“J ohn!” called my brother from the living room. “Are you coming out or not?”
He and my sister-in-law were eager to start the movie we had rented, but I, lurking in my parents’ darkened study, waved them off. While they and the rest of the family were distracted, I had private business to attend to on the home computer.
It was December 2001, and I was a New Yorker.
Of the innumerable moments of surreality accompanying Sept. 11, 2001′s fracturing of our daily lives — fighter jets circling the city, a pillar of ash rising to the stratosphere, New Yorkers engaging in spontaneous conversation — here was a doozy: finding myself at my parents’ in California for Christmas, nosing furtively about the Internet for information on getting into the U.S. Army’s Officer Candidate School (OCS) at Fort Benning, Ga.
It seemed on the one hand an entirely reasonable thing to be doing, and on the other an outrageous one. Reasonable because the military would probably need the services of motivated citizens in the near future, and I was a motivated citizen. Outrageous because I, a lawyer with no military experience, knew virtually no one from my own background — comfortable childhood, good education, white-collar career — who had ever been in the service.
Nor had my prior life experience reduced my ignorance of things military. After high school, the students who joined up were the ones I would have expected to do so — rough dudes with pickup trucks who shot guns on the weekends. In college, I was barely aware of ROTC, except that I would occasionally see groups of cadets jogging in formation across campus and think that they must feel so awkward. In law school, I did sign up for “informational interviews” — they didn’t dare hope for actual employment interviews at Berkeley — with some of the services’ JAG Corps representatives and was later informed by a fellow student that I was the only bona fide interviewee. The other students on the roster intended to read statements of protest regarding the Defense Department’s “don’t ask, don’t tell” policy.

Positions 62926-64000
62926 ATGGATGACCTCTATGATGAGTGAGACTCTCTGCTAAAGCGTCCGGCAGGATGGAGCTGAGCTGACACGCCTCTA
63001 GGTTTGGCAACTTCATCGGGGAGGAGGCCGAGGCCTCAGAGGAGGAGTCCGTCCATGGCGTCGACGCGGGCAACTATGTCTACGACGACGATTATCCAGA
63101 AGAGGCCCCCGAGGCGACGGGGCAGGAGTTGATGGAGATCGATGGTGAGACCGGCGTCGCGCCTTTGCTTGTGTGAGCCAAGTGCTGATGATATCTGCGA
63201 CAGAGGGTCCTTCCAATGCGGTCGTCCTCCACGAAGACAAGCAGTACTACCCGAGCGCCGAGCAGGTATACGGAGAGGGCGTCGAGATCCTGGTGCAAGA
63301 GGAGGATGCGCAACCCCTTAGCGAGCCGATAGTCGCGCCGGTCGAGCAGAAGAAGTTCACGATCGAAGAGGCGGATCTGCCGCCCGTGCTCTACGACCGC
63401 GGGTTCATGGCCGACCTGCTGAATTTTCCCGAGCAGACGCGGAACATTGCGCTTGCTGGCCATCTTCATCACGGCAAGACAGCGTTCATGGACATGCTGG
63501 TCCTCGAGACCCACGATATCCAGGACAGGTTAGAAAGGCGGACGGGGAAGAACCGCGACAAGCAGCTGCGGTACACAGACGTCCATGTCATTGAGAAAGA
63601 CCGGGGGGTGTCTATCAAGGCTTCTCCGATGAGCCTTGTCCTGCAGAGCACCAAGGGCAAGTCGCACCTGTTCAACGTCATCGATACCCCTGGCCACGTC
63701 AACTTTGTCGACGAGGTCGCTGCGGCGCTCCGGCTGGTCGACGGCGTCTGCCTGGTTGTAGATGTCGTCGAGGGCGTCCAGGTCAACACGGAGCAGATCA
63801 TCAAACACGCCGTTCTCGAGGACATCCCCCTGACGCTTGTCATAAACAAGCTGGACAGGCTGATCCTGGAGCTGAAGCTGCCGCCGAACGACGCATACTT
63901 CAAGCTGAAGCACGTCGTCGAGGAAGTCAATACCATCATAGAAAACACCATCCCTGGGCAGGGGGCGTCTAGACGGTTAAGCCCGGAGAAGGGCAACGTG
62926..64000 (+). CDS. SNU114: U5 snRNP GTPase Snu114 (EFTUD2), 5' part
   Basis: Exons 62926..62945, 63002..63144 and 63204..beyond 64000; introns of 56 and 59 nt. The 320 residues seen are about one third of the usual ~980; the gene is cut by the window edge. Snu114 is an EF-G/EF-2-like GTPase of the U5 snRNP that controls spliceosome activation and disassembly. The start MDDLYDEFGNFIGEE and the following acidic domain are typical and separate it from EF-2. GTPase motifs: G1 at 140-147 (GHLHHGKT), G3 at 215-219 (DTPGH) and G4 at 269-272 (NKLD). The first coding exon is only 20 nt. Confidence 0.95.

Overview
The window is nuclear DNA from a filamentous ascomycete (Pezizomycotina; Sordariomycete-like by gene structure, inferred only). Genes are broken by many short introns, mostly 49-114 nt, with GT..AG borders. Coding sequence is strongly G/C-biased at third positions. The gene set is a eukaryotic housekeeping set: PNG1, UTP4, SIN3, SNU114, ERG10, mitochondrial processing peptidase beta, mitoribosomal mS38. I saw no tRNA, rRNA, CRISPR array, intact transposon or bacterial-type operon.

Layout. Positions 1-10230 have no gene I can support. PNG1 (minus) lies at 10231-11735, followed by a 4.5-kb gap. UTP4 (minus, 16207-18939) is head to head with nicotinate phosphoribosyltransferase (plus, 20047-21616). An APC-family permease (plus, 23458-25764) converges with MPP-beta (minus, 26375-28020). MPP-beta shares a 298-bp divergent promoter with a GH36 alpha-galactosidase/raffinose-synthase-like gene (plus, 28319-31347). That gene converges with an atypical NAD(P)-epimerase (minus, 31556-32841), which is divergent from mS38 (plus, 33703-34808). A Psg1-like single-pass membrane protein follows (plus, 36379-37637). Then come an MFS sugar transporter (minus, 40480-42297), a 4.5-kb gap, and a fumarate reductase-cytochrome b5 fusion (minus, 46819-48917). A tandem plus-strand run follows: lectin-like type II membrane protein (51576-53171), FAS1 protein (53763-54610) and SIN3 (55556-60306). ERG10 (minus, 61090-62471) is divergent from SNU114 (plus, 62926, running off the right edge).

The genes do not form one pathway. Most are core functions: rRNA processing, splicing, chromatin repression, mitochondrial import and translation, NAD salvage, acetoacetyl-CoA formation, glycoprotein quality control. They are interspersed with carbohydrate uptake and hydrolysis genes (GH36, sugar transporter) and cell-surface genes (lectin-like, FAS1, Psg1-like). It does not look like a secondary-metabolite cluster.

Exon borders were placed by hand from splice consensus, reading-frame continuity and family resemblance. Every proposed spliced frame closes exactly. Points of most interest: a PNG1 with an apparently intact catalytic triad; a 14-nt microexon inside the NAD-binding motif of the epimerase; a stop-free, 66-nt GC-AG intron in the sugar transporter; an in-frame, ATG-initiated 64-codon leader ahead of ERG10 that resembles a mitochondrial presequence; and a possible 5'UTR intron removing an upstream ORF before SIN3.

Such experiences over a young lifetime coalesce into prejudice: People like us — the privileged, frankly — don’t join the military. We wonder about the military world occasionally, and a few of us may actually grow curious enough to investigate serving in a halting sort of way — lurking in our parents’ studies at Christmastime, perhaps — but that’s about as far as it generally goes, or ought to go, we think. The armed forces are for another sort of American. Right?
It took me most of a year to get serious and walk a block from my apartment to the recruiting center at 22nd Street and 6th Avenue in Manhattan, and another year to slog my way through the Army’s truly dysfunctional officer recruiting process. During this period I harangued myself continually: How does one train physically for this? Will my 29-year-old body hold up? Am I mentally resilient enough to handle the “suck factor” of an intense program such as OCS? Am I personally forceful enough to be a leader in the military?
In short, can I hack it?
Which is exactly the question that ought to occur to a rational person in my circumstances. But I think that having no one close to me — no one I considered like me — against whose military experiences I could gauge my own potential, caused me greater doubt and anxiety than would have been the case otherwise.
Today I am a first lieutenant with a platoon of 50 men. As of October, I have been in the service for three years, and I have spent the past year in Iraq. I believe I’ve been as successful as any of the other junior officers in my unit.